Technology in Oncology
How to cite this article: Pathak A. Technology in oncology. Indian Cancer Awareness J 2023;2:1-2.
Technology has revolutionised many fields, including medicine, and oncology is no exception. Advances in technology have played a significant role in improving cancer diagnosis, treatment and management. In this editorial, we will explore the latest technology trends in oncology and their potential impact on cancer care.
One of the most significant technological advancements in oncology is the development of precision medicine. Precision medicine involves using a patient’s genetic information to personalise their cancer treatment. This approach allows clinicians to select treatments that are most likely to be effective and avoid those that are unlikely to work, thus reducing side effects and improving patient outcomes. Precision medicine has already shown promising results in the treatment of various cancers, such as lung cancer, breast cancer and melanoma.
Another technological trend in oncology is the use of artificial intelligence (AI) in cancer diagnosis and treatment. There are few software being developed by oncology specific platforms like ONCOFIX which are trying to build a screening model for early detection of cancer based on questionnaires. AI can help identify patterns in patient data that are not apparent to the human eye, enabling earlier and more accurate cancer detection. AI can also assist in developing personalised treatment plans and predicting patient outcomes based on data from similar cases. Several AI tools are already available for oncology use, such as IBM Watson for Oncology and PathAI.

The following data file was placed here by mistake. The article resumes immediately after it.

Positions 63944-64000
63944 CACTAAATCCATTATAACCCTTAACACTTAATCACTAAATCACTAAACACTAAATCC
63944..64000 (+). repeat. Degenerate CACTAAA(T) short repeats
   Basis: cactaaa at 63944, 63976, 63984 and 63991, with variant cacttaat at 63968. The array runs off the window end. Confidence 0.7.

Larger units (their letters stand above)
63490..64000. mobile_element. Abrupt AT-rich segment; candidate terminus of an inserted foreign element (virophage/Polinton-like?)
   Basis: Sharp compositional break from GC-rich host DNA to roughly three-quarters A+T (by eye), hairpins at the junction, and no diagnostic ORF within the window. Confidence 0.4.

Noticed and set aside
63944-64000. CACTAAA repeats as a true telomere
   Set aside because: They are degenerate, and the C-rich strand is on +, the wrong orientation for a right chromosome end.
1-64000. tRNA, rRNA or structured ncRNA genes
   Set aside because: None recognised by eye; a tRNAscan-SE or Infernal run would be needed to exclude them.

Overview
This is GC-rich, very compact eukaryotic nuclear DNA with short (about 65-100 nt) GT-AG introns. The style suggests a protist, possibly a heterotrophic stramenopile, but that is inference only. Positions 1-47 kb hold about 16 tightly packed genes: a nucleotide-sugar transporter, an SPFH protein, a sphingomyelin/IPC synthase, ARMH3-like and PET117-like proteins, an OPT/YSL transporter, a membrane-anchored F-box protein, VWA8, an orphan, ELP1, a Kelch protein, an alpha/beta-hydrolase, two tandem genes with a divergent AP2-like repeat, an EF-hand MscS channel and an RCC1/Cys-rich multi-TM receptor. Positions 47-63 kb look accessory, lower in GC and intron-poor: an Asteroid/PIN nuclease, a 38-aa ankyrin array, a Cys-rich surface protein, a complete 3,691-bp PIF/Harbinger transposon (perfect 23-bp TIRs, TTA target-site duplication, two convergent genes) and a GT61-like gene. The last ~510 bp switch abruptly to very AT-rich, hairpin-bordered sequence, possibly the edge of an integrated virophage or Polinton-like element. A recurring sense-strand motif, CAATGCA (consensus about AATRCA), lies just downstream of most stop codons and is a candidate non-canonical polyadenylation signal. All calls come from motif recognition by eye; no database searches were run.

In addition, telemedicine has become increasingly popular in cancer care. Telemedicine allows patients to receive remote consultations with specialists, reducing the need for travel and making cancer care more accessible for patients who live in rural or remote areas. Telemedicine can also improve patient access to clinical trials, which are often only available at major cancer centres.
Other technological advancements in oncology include the use of liquid biopsy, which involves analysing cancer cells in a patient’s blood to monitor tumour progression and detect cancer recurrence. In addition, 3D printing technology is used to create personalised prostheses, implants and surgical tools, improving the accuracy and safety of cancer surgeries.
Although these technological advancements hold significant promise for improving cancer care, there are also challenges that need to be addressed. For example, the implementation of precision medicine requires significant investments in technology and infrastructure and many health-care providers may not have the resources to adopt these technologies. In addition, there are concerns about the accuracy and reliability of AI tools, and their potential to reinforce biases if not carefully designed and tested.
In conclusion, technology has transformed oncology in recent years, offering new ways to diagnose, treat and manage cancer. Precision medicine, AI, telemedicine, liquid biopsy, and 3D printing are just a few of the technological advancements that have the potential to improve cancer care. However, it is essential to ensure that these technologies are accessible to all patients and that they are designed and tested with care to avoid reinforcing biases and to ensure their accuracy and reliability.